Two summers ago, the National Weather Service’s thermometer in downtown Los Angeles cracked 113 degrees F for the first time ever. Then it broke, leaving weather geeks to wonder if the city’s record high was actually even hotter than their tools were able to handle.
Better fix the thermometer, L.A. There’s more record heat on the way. A new study conducted by researchers at UCLA finds that climate change will drive up average temperatures in the City of Angels by an average of 4 to 5 degrees F by midcentury. And that’s just an average -- some days, global warming will no doubt push the mercury even higher.
Another new report, from the National Research Council, predicts that sea level will rise up to a foot along the California coast in 20 years, and could top 5 feet by the end of the century. Again, these are averages. When the big storms roll in, folks in Malibu can kiss their beachfront mansions goodbye.
After months of partisan gamesmanship, Congress finally coughed up a transportation bill today.
Both the House and the Senate voted to okay a compromise of a compromise that is a major letdown for fans of bikes and clean transit. President Obama is expected to sign it into law today or tomorrow.
Despite much back-patting and talk of bipartisanship, a semi-decent Senate version of the bill was gutted during the conference-committee process. First House lawmakers loaded it up with “poison pills,” including a provision that would have forced the approval of the Keystone XL tar-sands pipeline. Those pills were dropped from the final bill, but so were measures that would have promoted public transit, walking and biking infrastructure, air quality, accountability, and environmental review.
What was left? Highways, highways, and more highways.
Photo by Christopher Schoenbohm. Hold the phone. The Census Bureau has just released new numbers suggesting that America’s largest cities surged past the suburbs in 2011, growing at a faster rate than the ’burbs for the first time since Henry Ford started rolling out the cars that would fuel almost a century of sprawl. If the numbers hold up (these are between-year estimates, not full-blown census counts) they represent a dramatic shift, and one that fits nicely into our favorite narrative about cities rising from rust while suburbs languish in big-box obsolescence. Some highlights, care of the Associated Press: New …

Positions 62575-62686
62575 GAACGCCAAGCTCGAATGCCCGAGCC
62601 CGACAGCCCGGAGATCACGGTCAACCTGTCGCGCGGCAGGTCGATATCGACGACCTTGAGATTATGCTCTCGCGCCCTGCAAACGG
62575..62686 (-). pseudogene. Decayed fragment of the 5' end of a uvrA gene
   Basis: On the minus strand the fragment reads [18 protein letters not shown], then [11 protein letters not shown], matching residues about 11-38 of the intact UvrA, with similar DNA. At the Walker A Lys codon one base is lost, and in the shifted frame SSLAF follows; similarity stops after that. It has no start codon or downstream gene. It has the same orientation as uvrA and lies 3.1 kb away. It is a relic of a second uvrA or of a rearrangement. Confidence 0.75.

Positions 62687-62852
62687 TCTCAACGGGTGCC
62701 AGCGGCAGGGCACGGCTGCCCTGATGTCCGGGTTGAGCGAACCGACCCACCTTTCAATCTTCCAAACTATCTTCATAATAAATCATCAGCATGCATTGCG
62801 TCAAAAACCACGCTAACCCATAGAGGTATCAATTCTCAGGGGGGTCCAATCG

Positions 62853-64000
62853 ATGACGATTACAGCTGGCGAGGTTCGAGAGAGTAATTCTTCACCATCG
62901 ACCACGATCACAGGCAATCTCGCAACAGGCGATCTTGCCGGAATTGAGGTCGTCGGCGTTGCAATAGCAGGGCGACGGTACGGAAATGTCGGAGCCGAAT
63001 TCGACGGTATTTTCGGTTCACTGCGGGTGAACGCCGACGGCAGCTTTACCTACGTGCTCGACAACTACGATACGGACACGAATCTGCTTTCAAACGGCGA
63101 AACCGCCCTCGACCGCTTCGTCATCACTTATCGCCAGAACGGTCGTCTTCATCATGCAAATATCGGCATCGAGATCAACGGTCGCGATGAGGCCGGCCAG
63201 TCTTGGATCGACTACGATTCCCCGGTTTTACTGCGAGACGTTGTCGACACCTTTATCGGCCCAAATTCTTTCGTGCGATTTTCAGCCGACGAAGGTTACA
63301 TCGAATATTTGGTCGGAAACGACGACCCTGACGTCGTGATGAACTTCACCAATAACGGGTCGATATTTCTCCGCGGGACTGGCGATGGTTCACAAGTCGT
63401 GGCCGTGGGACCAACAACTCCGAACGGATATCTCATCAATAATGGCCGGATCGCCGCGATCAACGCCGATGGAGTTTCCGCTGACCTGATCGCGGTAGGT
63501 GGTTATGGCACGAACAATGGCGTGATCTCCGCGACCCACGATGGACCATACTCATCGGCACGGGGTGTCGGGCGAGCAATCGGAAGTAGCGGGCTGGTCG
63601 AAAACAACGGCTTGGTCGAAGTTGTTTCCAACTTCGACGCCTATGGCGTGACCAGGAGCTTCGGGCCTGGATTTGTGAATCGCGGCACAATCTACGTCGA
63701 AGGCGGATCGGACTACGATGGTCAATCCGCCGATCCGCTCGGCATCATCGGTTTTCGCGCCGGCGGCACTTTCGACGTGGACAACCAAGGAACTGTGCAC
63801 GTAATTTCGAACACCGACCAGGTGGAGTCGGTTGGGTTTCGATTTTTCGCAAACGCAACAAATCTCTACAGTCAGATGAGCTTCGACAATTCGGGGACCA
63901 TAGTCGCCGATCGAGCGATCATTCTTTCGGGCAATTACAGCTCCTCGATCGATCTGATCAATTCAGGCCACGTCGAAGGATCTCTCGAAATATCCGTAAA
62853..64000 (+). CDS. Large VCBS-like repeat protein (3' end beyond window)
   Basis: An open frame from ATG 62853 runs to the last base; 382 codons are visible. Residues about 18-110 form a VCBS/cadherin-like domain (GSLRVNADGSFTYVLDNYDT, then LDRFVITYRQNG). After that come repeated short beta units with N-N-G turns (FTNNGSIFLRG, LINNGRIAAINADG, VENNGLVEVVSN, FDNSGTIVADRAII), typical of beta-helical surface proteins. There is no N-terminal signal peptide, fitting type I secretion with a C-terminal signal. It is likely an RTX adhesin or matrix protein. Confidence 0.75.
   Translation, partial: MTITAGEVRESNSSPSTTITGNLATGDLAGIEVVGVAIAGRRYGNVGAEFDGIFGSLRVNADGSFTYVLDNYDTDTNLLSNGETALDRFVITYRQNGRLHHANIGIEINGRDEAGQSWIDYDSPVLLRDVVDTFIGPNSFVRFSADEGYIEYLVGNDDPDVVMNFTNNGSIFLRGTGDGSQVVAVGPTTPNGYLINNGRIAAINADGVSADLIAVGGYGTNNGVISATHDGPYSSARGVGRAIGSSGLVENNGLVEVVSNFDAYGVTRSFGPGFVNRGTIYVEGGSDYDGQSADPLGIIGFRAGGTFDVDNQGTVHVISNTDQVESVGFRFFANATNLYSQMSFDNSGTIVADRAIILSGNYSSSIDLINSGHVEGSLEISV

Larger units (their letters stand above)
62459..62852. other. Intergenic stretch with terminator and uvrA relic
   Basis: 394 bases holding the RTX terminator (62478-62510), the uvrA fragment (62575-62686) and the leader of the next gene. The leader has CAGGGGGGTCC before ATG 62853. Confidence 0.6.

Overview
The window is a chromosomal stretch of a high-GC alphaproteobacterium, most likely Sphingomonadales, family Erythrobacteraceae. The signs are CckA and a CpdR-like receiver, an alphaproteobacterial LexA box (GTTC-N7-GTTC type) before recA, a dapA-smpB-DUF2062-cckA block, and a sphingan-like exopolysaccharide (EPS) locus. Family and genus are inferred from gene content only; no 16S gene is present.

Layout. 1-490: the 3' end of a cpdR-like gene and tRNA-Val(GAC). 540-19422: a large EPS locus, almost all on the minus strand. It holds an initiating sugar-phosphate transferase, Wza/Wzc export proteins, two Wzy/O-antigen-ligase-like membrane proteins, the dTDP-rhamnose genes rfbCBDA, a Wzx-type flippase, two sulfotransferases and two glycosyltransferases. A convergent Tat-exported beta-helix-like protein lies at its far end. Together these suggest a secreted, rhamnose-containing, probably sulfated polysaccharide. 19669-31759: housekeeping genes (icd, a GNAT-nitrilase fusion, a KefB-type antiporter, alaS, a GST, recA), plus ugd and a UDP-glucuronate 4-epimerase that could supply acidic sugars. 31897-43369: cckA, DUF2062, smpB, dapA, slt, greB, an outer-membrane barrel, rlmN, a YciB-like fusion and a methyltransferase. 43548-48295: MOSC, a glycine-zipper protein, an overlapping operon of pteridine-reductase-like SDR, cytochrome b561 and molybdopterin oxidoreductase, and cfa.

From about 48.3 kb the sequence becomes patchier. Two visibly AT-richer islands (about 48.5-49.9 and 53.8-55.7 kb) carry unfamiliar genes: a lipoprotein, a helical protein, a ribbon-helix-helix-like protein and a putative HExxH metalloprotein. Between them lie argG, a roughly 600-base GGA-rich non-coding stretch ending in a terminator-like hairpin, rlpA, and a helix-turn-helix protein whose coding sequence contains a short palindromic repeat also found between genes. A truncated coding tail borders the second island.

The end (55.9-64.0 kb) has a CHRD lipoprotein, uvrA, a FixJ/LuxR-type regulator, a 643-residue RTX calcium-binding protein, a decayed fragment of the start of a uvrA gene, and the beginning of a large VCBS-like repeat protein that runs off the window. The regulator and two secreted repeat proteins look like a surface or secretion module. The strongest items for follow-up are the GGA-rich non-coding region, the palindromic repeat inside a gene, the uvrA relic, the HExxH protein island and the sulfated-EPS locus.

Lawmakers worked late last night to hammer out a final transportation bill -- the product of years of wrangling over how we’ll spend billions of dollars on roads, public transit, and biking and walking paths. The final language, which will be voted on before Congress breaks for the Fourth of July, is a huge disappointment to advocates of a cleaner, greener transportation system.
“If you’re not a paving contractor, you didn’t get much out of this bill,” says David Goldberg of the nonprofit Transportation for America. “This is just a really disappointing day.”
The Earth Summit is mercifully over, leaving us all to wonder: What the hell happened last week? Did the end result justify the 3,600 tons of CO2 generated by the U.N. delegation alone? And has anyone seen my pants?
Rio+20 was like Carnival without the party -- unless you consider 50,000 people cramming into conference centers, soccer stadiums, and makeshift meeting halls, all struggling to access the internet and navigate between venues as much as three hours apart by bus a good time.